Workforce, training and education
East of England
Welcome to Palliative Medicine in the East of England

Palliative Medicine

Palliative Medicine has been recognised as a specialty since 1987; it is the medical component of the holistic care offered to patients and carers, when a patient has incurable and advancing disease with a limited prognosis.  Control of physical symptoms, particularly pain and caring for the psychological, social and spiritual aspects of life are paramount. The focus of care is quality of life.

The knowledge base and skills of the specialty first developed in hospice care mainly for cancer patients, but have now extended and are applicable to medical practice in all areas. In Anglia a career in palliative medicine offers the opportunity to work within hospices, palliative care units, the community, district general hospitals and regional specialist centres.

More information about some of the unique opportunities available for palliative medicine trainees in the East of England can be found by looking at the links on the right and the drop down boxes below.

The Training Programme

From August 2022, Palliative Medicine is now a group 1 specialty, providing dual training with Internal Medicine leading to a CCT in both specialties. The four year training programme for Palliative Medicine and Internal Medicine is provided in a variety of settings, including independent hospices, NHS hospices, district general hospitals, teaching hospitals and community based services. Trainees rotate annually to benefit from the experience offered by the different training posts. At least 9 months will be spent working in Internal Medicine and participating in the acute unselected medical take on calls. Palliative Medicine, on call is non – resident throughout the locations. The region is divided into three sub-rotations - East, West and South. (The sub-rotation document is added to the page below). Applying candidates will know which post and sub-rotation they will start-in, and the remainder of their rotation is likely to include placements in that sub-rotation only. However, in some circumstances trainees may need to be placed in a unit in a different sub-rotation. Once appointed to a sub-rotation, a trainee may apply for a transfer to another sub-rotation, but this cannot be guaranteed.

The wide geographical area of the East of England offers a variety of urban, suburban and rural settings. The trainees run a monthly training day rotating through the different locations. This provides the opportunity to explore clinical scenarios in depth, address aspects of the curriculum not regularly encountered in practice and to network with their colleagues. They are actively encouraged to participate in multi-centre audit and research. Opportunities to participate in teaching in formal and informal settings are numerous.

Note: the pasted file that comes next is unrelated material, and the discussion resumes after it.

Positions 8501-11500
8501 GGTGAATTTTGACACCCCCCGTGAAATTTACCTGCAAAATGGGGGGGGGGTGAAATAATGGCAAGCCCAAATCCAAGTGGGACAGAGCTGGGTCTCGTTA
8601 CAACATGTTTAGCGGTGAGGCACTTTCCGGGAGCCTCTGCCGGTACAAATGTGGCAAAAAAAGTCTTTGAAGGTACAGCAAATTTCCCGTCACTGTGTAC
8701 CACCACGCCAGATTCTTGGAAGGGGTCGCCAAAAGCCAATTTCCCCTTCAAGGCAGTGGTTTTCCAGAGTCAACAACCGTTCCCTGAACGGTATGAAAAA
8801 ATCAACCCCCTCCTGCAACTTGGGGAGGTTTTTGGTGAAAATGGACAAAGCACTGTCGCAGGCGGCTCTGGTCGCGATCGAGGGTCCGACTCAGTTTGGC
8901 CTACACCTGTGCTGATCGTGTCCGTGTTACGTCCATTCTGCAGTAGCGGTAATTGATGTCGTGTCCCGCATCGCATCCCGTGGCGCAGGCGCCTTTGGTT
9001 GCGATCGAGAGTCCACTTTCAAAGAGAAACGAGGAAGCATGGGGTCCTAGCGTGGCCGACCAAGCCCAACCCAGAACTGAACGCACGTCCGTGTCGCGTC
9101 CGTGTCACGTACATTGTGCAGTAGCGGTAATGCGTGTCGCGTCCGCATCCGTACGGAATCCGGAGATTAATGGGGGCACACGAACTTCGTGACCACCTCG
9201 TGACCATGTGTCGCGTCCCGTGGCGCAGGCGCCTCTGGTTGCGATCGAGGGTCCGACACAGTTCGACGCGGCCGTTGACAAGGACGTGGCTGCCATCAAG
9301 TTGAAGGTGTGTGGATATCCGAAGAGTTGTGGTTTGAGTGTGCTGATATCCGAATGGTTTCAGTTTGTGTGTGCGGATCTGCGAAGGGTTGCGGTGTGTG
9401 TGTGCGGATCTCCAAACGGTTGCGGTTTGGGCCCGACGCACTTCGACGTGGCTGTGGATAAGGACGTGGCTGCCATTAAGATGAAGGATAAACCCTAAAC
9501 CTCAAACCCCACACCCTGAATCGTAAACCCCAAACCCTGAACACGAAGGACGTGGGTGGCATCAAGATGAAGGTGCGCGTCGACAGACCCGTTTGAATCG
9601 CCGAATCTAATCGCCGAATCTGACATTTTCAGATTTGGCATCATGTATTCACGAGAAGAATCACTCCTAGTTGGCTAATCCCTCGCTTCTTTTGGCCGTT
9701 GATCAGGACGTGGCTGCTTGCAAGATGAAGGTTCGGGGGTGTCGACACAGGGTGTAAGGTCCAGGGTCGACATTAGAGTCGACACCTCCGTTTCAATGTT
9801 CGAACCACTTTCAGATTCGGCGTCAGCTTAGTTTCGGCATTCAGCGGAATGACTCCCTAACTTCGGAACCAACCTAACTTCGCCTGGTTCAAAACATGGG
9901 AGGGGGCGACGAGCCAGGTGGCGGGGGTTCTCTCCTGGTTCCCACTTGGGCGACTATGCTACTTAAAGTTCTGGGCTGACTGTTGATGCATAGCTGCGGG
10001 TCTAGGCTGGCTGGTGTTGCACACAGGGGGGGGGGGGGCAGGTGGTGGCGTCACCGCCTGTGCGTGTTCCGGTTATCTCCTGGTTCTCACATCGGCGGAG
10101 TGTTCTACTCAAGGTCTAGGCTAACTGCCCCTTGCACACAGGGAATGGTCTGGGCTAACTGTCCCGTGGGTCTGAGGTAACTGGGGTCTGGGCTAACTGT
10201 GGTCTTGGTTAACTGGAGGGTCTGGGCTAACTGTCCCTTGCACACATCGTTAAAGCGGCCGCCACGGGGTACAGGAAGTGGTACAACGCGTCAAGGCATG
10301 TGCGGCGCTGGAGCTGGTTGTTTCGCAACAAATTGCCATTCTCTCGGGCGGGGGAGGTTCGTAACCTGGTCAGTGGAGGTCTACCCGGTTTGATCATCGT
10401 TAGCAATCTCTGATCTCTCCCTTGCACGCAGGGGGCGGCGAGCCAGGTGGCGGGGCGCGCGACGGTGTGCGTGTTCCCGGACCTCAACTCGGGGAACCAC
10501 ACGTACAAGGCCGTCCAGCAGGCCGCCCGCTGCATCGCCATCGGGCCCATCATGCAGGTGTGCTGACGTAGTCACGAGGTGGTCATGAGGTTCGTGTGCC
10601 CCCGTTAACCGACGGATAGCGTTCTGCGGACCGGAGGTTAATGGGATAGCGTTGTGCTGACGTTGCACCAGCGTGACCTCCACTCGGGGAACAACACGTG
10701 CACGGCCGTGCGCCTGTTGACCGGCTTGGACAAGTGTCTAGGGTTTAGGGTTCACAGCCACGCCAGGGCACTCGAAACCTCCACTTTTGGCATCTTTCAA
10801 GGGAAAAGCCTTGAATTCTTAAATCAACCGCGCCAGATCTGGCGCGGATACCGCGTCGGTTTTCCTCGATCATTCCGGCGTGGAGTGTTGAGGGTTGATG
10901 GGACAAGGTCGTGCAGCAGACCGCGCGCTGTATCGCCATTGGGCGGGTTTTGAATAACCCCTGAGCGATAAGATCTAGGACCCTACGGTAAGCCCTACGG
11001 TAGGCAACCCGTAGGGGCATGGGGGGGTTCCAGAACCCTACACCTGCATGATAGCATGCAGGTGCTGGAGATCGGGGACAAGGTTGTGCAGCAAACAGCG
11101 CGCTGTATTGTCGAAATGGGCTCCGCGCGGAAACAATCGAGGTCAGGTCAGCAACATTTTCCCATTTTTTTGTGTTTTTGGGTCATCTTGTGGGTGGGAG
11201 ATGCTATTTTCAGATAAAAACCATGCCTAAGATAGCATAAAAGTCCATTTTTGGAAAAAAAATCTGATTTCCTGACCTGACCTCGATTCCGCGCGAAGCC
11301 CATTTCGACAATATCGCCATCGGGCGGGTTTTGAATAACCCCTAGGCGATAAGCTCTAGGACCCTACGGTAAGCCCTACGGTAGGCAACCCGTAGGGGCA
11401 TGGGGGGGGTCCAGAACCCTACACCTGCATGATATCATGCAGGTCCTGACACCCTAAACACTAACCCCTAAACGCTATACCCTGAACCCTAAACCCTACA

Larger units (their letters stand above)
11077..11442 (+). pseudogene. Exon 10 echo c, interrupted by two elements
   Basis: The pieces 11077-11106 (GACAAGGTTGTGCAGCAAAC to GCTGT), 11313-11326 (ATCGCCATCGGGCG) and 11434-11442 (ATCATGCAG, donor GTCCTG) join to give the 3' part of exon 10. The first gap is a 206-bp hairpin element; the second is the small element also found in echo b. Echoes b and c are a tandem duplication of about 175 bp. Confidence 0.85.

Essential Qualifications for Entry
Personal Qualities
  • An enquiring approach to both people and diseases
  • Good communication skills
  • Ability to work with and utilise all the skills of a multidisciplinary team
  • A sense of adventure – pioneering novel approaches to complex problems
  • A good sense of humour


Work Based Assessments — the requirements are changing annually, but will comprise a number of the following:

  • Mini-CEX
  • DOPS (directly observed procedural skills)
  • sub section: Syringe driver set-up and Paracentesis are compulsory over the 4 years
  • MSF (multi-source feedback) formerly known as 360 degree assessment
  • sub section: Currently an annual requirement
  • are likely to include in the future:
  • sub section: Case Based discussion
  • Patient survey
  • Assessment of audit
  • Assessment of teaching

These are set against the curriculum drawn up by the RCP. The required number must be completed each year and will be checked at your annual review. It is the responsibility of the trainee to ensure the required number and type of assessments are carried out.

It is recommended that trainees meet with their Educational Supervisor prior to, or shortly after, commencing in post to discuss their 'job plan' and requirements for the year. They should also meet half-way through and then at the end of the post, to review progress made and to consider future needs. A number of competencies and skills must be signed off against the curriculum during the training period.

See the JRCPTB website for Assessment forms and updates.

RITA (Record of In-Training Assessment) and ARCP (Annual Review of Competency Progression)

Currently trainees are invited to attend annually to meet and discuss the progress of their training. The purpose of the meeting is to ensure that trainees are making satisfactory progress and that they are able to move on to the next year of training. Usually present at this meeting are:

  • Associate Dean
  • Chair of the Speciaty Training Committee
  • Programme Director

You may be asked to make a presentation about your achievements over the previous year and plans for the forthcoming year. You will be required to provide evidence of your achievements, for example:

  • Study days attended, with programme
  • Teaching sessions given, with evidence of feedback
  • Weekends on-call worked (eg copy of rota)
  • Completed assessments
  • Copies of audits / research undertaken
Tuesday, 11 June, 2019
Make this a News Item?: 
Show Between Dates: 
Tuesday, 11 June, 2019